Ajit Pai has just recently been named by President Trump as the new Republican Chairman of the FCC. To say that Chairman Pai isn’t rocking the boat would be an understatement of Titanic proportions.
Initially set up many years ago to help the very poor increase their chances at securing gainful employment, the program’s costs mushroomed under Obama.
As a shock to the nervous system of American taxpayers, Chairman Pai is conducting himself as someone who actually gives a damn regarding those same taxpayers.
As reported by TheHill.com;
The Federal Communications Commission dealt a blow to a program intended to provide subsidized internet to the poor, announcing that nine companies would no longer be able to participate in the plan.
Republican FCC Chairman Ajit Pai announced the move on Friday afternoon to roll back the “midnight regulations” pushed through by his Democratic predecessor, Tom Wheeler.
The nine companies were approved for the program known as Lifeline, just weeks ago. Lifeline provides low-income households with a monthly credit of $9.25 to use to buy internet service.
“These last-minute actions, which did not enjoy the support of the majority of Commissioners at the time they were taken, should not bind us going forward. Accordingly, they are being revoked,” Pai said in a statement of the flurry of actions he took to close out the week — his second as chairman.
A mere two day before the Trump inauguration, then-FCC Chairman Tom Wheeler, a Democrat and an Obama appointee, issued an Order authorizing nine internet companies to participate in the federally subsidized Lifeline program, specifically to widen the program to now include the American taxpayers paying for someone else’s broadband internet service.
Prior to Obama’s initial inauguration, Lifeline averaged the taxpayers roughly $825 million a year. But that was in 2008. Things have changed considerably since then.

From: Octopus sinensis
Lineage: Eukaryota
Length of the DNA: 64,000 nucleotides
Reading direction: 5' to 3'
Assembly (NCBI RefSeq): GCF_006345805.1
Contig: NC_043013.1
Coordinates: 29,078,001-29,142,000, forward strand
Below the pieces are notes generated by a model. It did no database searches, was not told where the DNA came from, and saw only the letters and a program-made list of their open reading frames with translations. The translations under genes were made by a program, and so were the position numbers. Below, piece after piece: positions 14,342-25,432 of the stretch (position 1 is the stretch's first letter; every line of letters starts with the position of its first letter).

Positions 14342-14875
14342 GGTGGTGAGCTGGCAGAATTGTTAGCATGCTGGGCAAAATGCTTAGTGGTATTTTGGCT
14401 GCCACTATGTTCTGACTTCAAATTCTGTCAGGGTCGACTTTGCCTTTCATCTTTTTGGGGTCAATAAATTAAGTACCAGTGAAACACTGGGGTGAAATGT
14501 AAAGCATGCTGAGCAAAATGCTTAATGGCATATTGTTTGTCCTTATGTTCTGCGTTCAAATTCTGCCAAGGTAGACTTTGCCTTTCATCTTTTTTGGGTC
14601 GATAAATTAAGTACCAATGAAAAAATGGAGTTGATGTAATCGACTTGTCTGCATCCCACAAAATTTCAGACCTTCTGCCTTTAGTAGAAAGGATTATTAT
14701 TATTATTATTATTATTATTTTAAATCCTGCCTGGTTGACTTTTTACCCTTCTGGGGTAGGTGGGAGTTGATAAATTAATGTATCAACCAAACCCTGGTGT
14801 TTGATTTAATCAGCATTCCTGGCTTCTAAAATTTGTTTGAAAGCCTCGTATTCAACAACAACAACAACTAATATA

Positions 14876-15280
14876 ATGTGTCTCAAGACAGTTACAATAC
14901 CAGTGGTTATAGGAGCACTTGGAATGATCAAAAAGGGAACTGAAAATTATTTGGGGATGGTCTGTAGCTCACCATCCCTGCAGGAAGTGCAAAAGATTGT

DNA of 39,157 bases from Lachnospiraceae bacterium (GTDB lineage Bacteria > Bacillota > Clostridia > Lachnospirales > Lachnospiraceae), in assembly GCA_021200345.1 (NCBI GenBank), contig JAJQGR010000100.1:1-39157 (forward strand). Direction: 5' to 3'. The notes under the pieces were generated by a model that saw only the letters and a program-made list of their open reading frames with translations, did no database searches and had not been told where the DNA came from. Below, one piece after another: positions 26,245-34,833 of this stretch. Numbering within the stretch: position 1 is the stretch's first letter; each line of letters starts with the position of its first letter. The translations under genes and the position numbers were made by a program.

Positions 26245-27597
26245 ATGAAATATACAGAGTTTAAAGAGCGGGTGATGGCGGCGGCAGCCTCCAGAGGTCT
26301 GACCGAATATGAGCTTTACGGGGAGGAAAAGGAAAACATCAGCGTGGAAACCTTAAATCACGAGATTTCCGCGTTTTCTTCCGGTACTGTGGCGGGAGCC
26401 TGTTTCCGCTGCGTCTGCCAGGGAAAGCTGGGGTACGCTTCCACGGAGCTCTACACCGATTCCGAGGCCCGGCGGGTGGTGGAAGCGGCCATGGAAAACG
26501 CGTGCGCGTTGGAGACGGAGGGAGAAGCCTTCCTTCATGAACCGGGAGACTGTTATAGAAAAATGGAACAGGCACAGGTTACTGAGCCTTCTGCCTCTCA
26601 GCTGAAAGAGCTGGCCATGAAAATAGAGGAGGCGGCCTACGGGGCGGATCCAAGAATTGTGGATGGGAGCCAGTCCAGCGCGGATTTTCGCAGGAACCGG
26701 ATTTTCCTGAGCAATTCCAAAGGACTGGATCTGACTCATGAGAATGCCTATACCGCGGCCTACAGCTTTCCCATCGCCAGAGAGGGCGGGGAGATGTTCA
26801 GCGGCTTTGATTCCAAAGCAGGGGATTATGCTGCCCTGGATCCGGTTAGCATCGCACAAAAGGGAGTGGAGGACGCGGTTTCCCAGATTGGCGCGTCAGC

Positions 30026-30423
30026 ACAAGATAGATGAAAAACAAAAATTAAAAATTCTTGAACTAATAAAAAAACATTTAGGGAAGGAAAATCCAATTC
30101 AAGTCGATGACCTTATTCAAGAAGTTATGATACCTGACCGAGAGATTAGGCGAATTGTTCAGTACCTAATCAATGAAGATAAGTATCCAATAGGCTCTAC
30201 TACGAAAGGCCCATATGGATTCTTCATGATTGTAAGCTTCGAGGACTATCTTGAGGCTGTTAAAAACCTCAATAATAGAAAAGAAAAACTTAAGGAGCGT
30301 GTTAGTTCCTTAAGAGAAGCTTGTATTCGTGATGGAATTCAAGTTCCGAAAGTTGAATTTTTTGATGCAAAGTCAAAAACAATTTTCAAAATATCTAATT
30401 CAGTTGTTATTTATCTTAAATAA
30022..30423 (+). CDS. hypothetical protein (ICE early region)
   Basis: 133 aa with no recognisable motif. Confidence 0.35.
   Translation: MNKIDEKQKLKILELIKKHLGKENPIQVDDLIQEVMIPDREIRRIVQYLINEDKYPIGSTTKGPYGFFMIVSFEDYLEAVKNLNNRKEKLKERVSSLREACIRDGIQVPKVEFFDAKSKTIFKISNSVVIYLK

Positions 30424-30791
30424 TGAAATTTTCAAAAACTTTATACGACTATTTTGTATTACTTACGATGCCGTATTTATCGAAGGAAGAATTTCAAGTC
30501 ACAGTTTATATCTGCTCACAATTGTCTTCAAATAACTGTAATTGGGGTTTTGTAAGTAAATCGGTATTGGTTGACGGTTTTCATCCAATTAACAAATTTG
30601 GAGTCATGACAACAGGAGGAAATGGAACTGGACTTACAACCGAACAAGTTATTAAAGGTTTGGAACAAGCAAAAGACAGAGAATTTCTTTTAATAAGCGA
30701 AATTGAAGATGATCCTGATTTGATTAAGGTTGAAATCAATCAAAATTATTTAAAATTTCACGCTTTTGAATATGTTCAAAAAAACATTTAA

Obviously, Pai was having nothing to do with Wheeler’s last minute expansion of the program.
In his dissenting statement to then-Chairman Wheeler’s Order, then-Commissioner Pai unloaded on his boss in a manner that would make The Donald proud.
In the first section of his dissent, Pai plainly stated; (Emphasis mine)
Lifeline continues to be a fiscal nightmare. Before the start of the Obama Administration, Lifeline spending had held steady in a range of $820–829 million over the course of four years. Then, in 2009, free services and free phone giveaways became the norm. Unscrupulous operators devised new ways to exploit loopholes to line their pockets. Sales agents schemed with consumers (who no longer had skin in the game) to enroll them in Lifeline multiple times—even if the consumer never qualified in the first place. Lifeline spending began to increase dramatically.
When spending jumped to $1.4 billion in 2010, the state members of the Federal-State Joint Board on Universal Service spotted the culprit. As the Chairman of the Oregon Public Utility Commission wrote, “several states have reported that a significant number (nearly half in some cases) of the Lifeline customers [subscribing to no-cost plans] are not eligible to receive support,” and “[l]eft unchecked, the fund will easily reach $2 billion within the next two years.”
He was right. Lifeline spending hit $2.2 billion in 2012.
But towards the closing of his dissent, Pai came right out and identified the fetid fluid that comprises the infamous swamp that is Washington, DC; (Emphasis mine)